Some days you just could do without. Today is such a day. Not only has it been mizzling all day (as it sounds - a cross between drizzle and mist) but I had the dubious pleasure of spending 3 1/2 hours sitting in a car park. Waiting. If you know exactly when the relief is going to arrive it seems somehow easier; it's the not knowing that gets you down. What's more there was something in the local paper (out this morning) in the old tool line that I'd have liked to have enquired about further but I couldn't. I was waiting.
To ease the pain I'd looked ahead a little and equipped myself with music and reading matter to pass the hours, amongst the latter there being the latest issue of Woodworking Magazine which arrived yesterday. Is it me or has the presentation of the covers been really beautifully done on the last two issues? I've seen artists do a worse job of choosing a mount and frame than, presumably (?), the Art Director Ms Linda Watts has done recently for those covers. And yeah, I know the content is more important, but there's no reason why the cover and presentation can't be stylish too, is there? Heck, the contents was good, which is the important thing, giving plenty of beefy thoughts on the ubiquitous mortise and tenon.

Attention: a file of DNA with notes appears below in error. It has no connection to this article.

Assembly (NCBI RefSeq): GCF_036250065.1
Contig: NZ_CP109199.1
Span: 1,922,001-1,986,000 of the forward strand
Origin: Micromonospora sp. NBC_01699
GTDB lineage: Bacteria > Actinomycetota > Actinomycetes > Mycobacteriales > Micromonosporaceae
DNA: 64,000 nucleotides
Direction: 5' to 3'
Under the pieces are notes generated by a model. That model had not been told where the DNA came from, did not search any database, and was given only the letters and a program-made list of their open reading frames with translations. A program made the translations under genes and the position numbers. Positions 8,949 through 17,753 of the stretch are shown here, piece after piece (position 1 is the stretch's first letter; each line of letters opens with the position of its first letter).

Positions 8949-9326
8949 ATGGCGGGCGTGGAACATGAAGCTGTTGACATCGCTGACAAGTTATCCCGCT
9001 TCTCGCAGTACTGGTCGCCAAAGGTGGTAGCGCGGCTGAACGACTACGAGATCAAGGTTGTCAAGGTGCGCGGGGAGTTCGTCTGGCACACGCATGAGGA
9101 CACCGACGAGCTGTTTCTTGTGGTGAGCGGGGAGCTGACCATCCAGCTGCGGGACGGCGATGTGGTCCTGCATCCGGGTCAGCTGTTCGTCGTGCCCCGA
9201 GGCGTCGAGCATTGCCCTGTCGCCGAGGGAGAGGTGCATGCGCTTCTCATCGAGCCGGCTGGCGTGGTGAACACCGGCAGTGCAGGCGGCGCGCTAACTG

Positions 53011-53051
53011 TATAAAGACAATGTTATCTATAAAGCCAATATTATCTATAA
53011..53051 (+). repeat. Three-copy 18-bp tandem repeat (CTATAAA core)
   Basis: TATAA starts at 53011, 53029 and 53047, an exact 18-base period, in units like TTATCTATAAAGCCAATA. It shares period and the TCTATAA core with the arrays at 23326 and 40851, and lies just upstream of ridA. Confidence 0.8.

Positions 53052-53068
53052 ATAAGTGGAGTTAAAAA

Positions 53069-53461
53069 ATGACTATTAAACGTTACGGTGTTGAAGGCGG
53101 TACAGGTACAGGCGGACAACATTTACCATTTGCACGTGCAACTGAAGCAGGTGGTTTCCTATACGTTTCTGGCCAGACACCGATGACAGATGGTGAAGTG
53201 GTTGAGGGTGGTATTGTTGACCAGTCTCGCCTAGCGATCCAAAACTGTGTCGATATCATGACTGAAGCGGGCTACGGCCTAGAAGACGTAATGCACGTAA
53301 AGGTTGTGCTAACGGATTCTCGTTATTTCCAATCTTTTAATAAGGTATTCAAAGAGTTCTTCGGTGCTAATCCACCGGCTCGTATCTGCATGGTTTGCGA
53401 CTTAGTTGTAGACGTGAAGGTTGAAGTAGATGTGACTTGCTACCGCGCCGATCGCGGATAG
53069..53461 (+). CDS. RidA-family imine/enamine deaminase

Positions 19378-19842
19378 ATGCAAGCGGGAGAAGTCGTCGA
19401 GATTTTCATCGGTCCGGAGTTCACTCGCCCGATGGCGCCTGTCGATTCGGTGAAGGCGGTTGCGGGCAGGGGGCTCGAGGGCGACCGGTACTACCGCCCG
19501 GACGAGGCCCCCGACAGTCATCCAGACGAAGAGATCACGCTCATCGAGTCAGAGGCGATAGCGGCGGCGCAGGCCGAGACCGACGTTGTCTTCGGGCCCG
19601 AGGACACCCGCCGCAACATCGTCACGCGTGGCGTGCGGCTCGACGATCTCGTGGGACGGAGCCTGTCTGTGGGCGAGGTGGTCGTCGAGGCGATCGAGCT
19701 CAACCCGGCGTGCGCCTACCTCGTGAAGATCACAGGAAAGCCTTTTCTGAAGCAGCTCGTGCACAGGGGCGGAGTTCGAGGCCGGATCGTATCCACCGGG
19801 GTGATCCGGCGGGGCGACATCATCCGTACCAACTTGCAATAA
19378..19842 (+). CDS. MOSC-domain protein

It's at around this point that I start to get really angry about so many magazines. Let's be honest; there's only so much you can say about mortise and tenons and you're bound to end up with some stuff the reader already knows or has heard of and this was no exception. So how is it that I didn't think "oh no, not again?", that it was an actual pleasure reading every bit of it, that I don't feel I wasted my $$? Time and again the argument about disatisfaction with woodworking magazines is put down with "well you've just grown out of them, that's why". On paper I should have grown out of this one two, but I enjoyed it. It reads like it was written for grown-ups, with quotes dotted about the place, references given so you can go and look them up for yourself if you want, etc etc and I think that's the difference. Just as with reading material for teaching adult literacy, even though the target audience may be seeking instruction in that particular field that doesn't mean they've reverted to being 4 year olds. Plus I didn't get a headache trying to find where the text went next...
But more to the point, because I didn't groan "oh no" and toss the mag aside I managed to learn a few things. Maybe waiting isn't always a bad thing.